The healthcare changes that are on the horizon for physicians in 2017 bring to mind the recent reforms in public education. The education reforms were designed with the best goals in mind — to improve the futures of American children by creating rigorous standards and holding educators accountable for meeting those standards. However, even good things can become complicated. In some states, test scores are used to demonstrate the effectiveness of the teachers and are factored into their compensation.
Reducing a child to a data score is overly simplistic. We know that children are all different, bringing to the classroom a variety of abilities, challenges, and backgrounds. Is it fair to make a teacher's salary dependent on how well the children assigned to her class perform?
Now, through the new MACRA regulations, a similar approach is being leveled at physicians. Starting next year, doctors will have to report on a number of data points and must demonstrate "quality" in order to receive a certain level of compensation. The scores will even be made public. But is this fair to doctors? And perhaps even worse, is it fair to patients?
In education, we can see how difficult it is when a teacher has a student who does not attend class regularly, is never prepared with homework, and is obviously not well rested. Even the very best teacher would struggle to help that child successfully meet the curriculum mandates. It's easy to imagine how frustrated the teacher would become, especially if her salary was dependent on that child's test scores. It's only logical that teachers would want only the "good" students in their class. What happens to the child with special education needs or the one who comes from a family that doesn't put value on schooling or education? This approach is unfair to the teacher, and the child who doesn't deserve to be marginalized.
It's the same with physicians. If a doctor has a patient who is diabetic, needs to take medication, and make lifestyle changes, but that patient won't comply with treatment recommendations, what can a doctor do? If the doctor orders a follow-up appointment, but the patient doesn't show up, how can the doctor help prevent problems downstream?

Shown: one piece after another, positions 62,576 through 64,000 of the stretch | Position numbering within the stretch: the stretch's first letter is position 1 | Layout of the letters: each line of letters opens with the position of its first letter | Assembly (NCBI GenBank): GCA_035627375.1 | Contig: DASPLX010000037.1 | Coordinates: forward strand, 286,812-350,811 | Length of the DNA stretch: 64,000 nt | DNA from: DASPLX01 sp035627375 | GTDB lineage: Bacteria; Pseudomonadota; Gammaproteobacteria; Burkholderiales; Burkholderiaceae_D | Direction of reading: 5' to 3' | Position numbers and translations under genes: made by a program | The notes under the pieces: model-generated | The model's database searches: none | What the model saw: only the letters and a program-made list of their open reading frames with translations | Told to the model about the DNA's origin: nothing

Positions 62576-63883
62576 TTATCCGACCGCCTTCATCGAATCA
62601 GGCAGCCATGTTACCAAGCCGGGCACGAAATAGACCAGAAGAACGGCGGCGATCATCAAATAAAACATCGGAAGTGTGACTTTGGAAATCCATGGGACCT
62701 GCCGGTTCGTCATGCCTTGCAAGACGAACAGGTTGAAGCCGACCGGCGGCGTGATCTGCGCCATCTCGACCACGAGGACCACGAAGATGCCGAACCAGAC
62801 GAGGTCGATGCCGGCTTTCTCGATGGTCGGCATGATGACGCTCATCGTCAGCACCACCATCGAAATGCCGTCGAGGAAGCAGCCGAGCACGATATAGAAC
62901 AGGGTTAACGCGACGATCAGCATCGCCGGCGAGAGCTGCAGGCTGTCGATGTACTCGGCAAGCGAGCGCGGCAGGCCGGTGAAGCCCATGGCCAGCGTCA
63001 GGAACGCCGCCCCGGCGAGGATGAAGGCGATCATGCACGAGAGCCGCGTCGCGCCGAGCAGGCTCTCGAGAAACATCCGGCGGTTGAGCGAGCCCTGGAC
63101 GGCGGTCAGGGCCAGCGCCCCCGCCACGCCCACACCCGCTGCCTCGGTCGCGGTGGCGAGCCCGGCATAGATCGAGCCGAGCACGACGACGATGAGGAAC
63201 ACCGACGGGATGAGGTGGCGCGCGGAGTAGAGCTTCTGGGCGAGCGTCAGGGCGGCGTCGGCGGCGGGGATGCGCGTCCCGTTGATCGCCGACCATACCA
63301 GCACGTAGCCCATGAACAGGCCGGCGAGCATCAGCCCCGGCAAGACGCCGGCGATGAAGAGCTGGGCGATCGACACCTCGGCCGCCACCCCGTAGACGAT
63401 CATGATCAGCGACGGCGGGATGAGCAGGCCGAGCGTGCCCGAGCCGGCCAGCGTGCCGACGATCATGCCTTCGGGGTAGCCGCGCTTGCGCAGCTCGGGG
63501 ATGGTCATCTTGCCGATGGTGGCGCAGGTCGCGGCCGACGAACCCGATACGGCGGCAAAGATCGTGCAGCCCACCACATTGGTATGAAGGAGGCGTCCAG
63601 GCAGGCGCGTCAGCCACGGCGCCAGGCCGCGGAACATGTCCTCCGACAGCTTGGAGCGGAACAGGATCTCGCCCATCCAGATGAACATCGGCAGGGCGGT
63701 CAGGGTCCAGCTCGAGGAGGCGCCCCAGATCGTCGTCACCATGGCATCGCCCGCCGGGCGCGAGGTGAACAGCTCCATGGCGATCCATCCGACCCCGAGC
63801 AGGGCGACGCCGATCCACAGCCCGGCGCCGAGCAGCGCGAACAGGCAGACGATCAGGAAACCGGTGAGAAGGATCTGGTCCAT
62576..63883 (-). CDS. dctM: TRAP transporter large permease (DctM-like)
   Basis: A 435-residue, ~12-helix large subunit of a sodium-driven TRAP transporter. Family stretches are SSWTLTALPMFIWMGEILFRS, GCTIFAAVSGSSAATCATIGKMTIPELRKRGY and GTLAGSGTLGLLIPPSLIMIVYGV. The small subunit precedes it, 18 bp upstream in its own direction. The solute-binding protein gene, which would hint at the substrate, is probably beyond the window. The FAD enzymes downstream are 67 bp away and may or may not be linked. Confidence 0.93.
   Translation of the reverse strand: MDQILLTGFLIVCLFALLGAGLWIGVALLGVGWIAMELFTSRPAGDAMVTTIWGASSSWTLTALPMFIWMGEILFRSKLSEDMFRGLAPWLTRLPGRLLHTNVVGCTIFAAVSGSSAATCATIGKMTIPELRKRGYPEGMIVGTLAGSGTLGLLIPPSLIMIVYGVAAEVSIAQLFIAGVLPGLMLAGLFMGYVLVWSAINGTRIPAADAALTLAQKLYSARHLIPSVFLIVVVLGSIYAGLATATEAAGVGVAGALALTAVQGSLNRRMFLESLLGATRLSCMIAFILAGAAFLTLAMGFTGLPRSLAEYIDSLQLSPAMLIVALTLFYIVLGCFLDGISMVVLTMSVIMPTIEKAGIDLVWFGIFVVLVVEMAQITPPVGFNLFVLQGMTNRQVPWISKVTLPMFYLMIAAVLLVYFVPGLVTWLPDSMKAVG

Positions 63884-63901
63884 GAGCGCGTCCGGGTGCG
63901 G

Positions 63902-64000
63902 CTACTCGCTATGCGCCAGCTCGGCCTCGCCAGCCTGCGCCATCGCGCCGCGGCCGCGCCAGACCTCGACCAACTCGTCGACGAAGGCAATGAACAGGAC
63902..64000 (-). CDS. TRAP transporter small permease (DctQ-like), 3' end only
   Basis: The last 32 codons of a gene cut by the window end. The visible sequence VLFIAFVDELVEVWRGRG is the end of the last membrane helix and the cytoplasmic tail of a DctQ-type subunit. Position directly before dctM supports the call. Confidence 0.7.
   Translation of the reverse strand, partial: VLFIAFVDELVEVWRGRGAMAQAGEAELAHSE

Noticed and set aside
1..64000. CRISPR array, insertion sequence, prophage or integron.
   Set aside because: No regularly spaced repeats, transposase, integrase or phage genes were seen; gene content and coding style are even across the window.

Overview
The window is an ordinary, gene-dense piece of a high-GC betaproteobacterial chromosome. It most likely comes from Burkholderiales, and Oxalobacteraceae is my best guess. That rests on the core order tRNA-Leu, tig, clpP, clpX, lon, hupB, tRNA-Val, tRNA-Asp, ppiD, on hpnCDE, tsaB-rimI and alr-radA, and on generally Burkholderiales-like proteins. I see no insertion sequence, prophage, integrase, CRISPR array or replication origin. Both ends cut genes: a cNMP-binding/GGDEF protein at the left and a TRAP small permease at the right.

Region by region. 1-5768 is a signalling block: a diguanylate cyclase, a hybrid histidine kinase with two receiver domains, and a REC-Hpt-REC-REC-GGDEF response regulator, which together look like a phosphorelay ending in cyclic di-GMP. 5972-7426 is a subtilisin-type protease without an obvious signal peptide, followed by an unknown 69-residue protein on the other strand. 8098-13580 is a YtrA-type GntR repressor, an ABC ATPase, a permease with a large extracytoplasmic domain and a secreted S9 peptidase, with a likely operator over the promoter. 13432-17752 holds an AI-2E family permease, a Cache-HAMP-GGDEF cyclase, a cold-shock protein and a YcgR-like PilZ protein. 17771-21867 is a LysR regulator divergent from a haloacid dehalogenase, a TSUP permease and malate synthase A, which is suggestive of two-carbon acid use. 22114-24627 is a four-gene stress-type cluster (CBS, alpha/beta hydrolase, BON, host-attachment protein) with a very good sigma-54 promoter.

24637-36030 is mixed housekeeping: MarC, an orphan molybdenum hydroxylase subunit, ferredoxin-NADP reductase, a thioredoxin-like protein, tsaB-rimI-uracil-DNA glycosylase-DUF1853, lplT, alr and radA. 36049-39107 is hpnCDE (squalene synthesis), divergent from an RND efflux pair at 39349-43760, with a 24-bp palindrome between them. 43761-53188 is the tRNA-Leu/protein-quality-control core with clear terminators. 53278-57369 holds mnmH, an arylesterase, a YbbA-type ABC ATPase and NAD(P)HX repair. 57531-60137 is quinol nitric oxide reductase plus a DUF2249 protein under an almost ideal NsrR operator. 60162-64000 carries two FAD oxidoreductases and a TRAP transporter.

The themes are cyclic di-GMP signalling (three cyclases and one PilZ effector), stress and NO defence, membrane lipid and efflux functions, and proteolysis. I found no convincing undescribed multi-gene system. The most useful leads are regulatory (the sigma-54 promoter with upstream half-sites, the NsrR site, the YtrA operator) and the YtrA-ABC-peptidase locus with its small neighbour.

Doctors understand there is a lot of psychology at play when it comes to getting patients to actively manage their health. Many good people who truly want the best for themselves get scared by health warnings and move into denial mode. Problems can get worse. Physicians know how to treat these patients with compassion and patience, moving them along the path to better health the best they can. But if noncompliant patients will hurt physicians' overall quality score and reduce their compensation, what happens to the all-important doctor-patient relationship? Just like with the teacher-student relationship, trust is broken.
Public school teachers can't dismiss the students in their class to improve their scores. They work with the class they are given. But what about private doctors? What we would never want to see is physicians deselecting patients based on how they would impact their quality scores. Moving complicated patients toward better health is the ultimate goal of physicians, and they shouldn't have to be penalized for fulfilling their mission. Further, unlike a child's score on a state test, the physician's inputted data is subjective and open to interpretation. Can we trust that the data is accurate?
Educational reforms need to take into account the range of students a teacher receives and attempts to educate. Healthcare reforms need to consider the range of patients too. It's easy to demonstrate quality with well-heeled patients who make their health a priority. But low-compliance patients need to be nurtured, and doctors shouldn't be penalized for taking on the difficult cases.